For a university that has protesting in its DNA, tensions understandably flared over rising tuition costs, affirmative action and the Occupy Movement, as well as police presence on campus following a large protest in November 2011. While it’s impossible to predict the future, we can look back at events that will set the precedent.
Diversity Bakesale Sept. 27, 2011
At the beginning of the school year, SB 185 — a California bill that would have allowed public universities to consider nonacademic factors such as race, gender and nationality in the admissions process to increase diversity — was sent to the governor’s desk for approval. On campus, Berkeley College Republicans responded to the affirmative action-like legislation by satirizing the policy through a bake sale. The sweet treats were priced based on the buyer’s ethnicity and gender, igniting a campus-wide debate about diversity issues and admissions policy. Several weeks later, Gov. Jerry Brown vetoed the bill.
Nov. 9-15, 2011
Protests anticipating the possibility of tuition increases at an upcoming UC Regents meeting gained extra significance when organizers decided to rename them “Occupy Cal” as a reference to the expanding Occupy movement. The Nov. 9 protest drew more than a thousand participants for its noontime rally and “teach-outs” in and around Sproul Plaza. Police eventually moved in to clear the tents, resulting in dozens of arrests. Controversy surrounded officers’ use of batons.
Protesters rallied once again on Nov. 15 for a “Day of Action.” That evening, 3,500 people gathered on Upper Sproul Plaza to hear public policy professor Robert Reich give the Mario Savio Memorial Speech on the steps of Sproul Hall, only a short time after the general assembly voted to re-erect the tents. Although the encampment survived the night, police eventually confiscated the tents in a pre-dawn raid two days later.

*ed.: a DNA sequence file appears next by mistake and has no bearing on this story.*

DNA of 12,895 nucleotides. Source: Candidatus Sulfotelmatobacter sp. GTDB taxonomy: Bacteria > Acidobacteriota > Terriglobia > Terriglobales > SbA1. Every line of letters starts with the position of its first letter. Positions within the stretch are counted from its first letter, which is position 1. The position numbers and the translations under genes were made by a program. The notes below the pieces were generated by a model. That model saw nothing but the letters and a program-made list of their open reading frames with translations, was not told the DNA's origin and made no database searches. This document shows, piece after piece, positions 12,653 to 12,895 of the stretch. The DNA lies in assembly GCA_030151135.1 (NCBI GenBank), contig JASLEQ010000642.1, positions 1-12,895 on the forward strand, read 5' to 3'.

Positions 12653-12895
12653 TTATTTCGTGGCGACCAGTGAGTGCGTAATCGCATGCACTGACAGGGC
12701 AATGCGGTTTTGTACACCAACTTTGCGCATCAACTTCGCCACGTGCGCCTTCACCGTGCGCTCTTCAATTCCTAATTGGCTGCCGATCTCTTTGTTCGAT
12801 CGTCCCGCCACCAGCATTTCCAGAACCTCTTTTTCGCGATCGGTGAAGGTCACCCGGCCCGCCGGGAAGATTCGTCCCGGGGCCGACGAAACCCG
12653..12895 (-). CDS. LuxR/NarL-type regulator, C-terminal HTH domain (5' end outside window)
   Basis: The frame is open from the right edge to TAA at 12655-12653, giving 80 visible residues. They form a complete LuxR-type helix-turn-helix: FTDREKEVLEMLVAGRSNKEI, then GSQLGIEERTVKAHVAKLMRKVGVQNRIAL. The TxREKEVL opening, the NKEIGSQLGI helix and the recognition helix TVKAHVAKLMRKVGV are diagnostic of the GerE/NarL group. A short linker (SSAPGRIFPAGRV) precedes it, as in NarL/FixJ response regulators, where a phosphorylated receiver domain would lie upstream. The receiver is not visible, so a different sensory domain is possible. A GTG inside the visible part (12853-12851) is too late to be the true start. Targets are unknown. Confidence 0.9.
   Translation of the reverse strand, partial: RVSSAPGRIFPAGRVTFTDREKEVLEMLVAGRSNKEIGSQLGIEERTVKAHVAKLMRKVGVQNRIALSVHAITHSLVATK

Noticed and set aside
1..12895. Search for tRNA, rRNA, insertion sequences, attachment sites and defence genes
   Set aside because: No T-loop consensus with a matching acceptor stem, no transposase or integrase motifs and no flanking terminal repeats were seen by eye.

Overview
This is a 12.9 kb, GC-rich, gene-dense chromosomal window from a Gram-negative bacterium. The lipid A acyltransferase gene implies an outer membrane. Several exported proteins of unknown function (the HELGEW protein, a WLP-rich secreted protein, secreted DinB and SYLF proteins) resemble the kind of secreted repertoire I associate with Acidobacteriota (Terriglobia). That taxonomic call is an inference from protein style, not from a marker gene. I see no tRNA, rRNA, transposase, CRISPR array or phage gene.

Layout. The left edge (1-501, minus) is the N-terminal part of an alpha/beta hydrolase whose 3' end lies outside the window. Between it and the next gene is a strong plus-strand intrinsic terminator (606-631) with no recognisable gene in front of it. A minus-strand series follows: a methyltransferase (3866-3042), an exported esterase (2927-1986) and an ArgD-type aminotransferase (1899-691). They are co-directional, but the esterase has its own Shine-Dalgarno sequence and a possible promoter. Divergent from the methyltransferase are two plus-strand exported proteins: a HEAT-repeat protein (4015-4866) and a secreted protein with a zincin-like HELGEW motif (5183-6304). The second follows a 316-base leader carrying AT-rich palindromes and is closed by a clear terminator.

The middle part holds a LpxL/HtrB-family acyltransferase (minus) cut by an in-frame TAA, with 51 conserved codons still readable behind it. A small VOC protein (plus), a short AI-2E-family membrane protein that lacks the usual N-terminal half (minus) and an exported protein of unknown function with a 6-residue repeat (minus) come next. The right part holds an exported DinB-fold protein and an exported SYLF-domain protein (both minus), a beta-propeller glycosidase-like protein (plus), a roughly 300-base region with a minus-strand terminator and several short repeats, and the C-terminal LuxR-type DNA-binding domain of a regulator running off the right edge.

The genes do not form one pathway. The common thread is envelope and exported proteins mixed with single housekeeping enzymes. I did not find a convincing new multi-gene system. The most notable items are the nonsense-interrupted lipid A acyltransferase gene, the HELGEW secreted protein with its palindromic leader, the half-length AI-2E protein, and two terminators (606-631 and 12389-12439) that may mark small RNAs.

Occupy the Library Jan. 19, 2012
Tables in the campus anthropology library were packed with students, but when the library closed at 5 p.m., the students stayed. The two-day “study-in” protested the library’s decreased hours due to budget cuts and the unexpected resignation of a staff member. To avoid police confrontation, faculty members from the anthropology department volunteered their time to supervise the protest after hours. Protesters numbered close to a hundred at its peak. Campus librarian Tom Leonard eventually agreed to meet students’ demands and restore the library’s hours.
Occupy the Farm April 22, 2012
When Albany City Council approved development of a project to build a Whole Foods Market, senior center and parking lot on university-owned land known as Gill Tract, members of Occupy Cal gathered with signs and chants, as well as shovels, hoes and seeds.
Protesters maintained the farm for several weeks despite university policy. In May UCPD officers dispersed the protesters who set up an encampment on the land, yet the protesters returned throughout the summer to maintain the crops they had planted. A lawsuit against several of the protesters — claiming that the occupation had interfered with research — was dropped in June.
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